A survey of 1,000 respondents in New Zealand found that 64 percent of respondents supported a proposal to require a doctor other than an abortion provider to give women information about medical risks and alternatives before an abortion takes place.
Slightly more women than men (64 percent to 62 percent) supported the proposal. 62 percent of respondents aged 18-30 and more than 60 percent of respondents over the age of 46 supported the proposal. Support was lowest among people in the 30-45 age group, but more than half still supported it.
The poll asked “Would you support a law that would require a woman considering abortion to first see a doctor, who is not an abortion provider, to be informed of medical risks and alternatives to abortion?”
A survey of 187 women seeking services at a women’s health care clinic in the U.S., published in 2006, found that 95 percent of patients wished to be informed of all the risks of an elective procedure, including abortion, and 69 percent wanted to be informed of all alternative treatments, not just the alternatives preferred by their doctor.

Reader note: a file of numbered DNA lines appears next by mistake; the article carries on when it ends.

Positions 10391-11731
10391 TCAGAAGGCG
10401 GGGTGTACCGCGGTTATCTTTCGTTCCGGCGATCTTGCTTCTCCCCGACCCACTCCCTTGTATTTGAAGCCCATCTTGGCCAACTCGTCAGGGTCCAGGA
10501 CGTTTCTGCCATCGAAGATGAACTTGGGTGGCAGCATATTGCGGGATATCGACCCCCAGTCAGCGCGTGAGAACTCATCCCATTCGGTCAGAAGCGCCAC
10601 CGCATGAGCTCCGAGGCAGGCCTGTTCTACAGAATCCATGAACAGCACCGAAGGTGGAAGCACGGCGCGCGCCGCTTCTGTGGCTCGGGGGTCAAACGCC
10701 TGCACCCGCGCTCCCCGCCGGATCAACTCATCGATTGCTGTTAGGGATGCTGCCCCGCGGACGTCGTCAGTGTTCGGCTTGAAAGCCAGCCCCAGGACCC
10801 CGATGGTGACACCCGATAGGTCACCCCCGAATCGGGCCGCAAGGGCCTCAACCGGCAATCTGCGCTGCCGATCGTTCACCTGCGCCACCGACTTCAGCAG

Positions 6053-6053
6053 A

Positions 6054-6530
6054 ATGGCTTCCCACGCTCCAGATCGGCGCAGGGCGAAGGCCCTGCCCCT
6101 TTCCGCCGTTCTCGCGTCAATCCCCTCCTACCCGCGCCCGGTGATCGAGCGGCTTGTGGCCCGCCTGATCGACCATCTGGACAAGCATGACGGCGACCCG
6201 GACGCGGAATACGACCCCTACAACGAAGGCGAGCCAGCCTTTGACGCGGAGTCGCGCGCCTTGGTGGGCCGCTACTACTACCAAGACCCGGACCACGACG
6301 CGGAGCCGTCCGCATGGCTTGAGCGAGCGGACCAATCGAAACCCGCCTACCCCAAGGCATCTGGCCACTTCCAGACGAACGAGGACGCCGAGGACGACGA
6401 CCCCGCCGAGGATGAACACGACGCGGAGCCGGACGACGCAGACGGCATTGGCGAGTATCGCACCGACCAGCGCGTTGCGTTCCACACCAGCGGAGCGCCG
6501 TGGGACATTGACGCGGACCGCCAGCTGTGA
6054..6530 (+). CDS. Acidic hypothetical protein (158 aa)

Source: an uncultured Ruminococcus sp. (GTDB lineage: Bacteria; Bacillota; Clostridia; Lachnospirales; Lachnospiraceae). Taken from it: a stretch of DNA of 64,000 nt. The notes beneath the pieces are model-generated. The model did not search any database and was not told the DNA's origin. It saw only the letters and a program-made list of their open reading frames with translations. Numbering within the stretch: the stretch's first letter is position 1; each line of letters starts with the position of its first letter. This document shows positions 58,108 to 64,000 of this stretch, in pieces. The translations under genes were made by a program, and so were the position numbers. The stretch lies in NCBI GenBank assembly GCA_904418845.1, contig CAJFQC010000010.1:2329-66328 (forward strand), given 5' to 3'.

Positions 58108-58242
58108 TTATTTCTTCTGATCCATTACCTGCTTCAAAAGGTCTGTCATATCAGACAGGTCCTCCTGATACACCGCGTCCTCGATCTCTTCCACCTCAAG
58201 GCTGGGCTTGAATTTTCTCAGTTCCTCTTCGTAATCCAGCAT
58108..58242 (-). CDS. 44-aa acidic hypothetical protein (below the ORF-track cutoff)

Yet a survey of American and Russian women who had abortions, published in the Medical Science Monitor in 2004, found that 84 percent of American respondents said they weren’t adequately counseled before abortion and 79 percent said they were not given information on abortion alternatives. The survey further found that 64 said they were pressured to abort and more than half said they felt rushed or uncertain about the decision.
A bill recently signed into law in South Dakota requires a physician to meet with women at least 72 hours prior to abortion to screen for coercion and other risk factors for post-abortion psychological problems, and for women to receive counseling and information on alternatives at a center that does not perform or refer for abortions.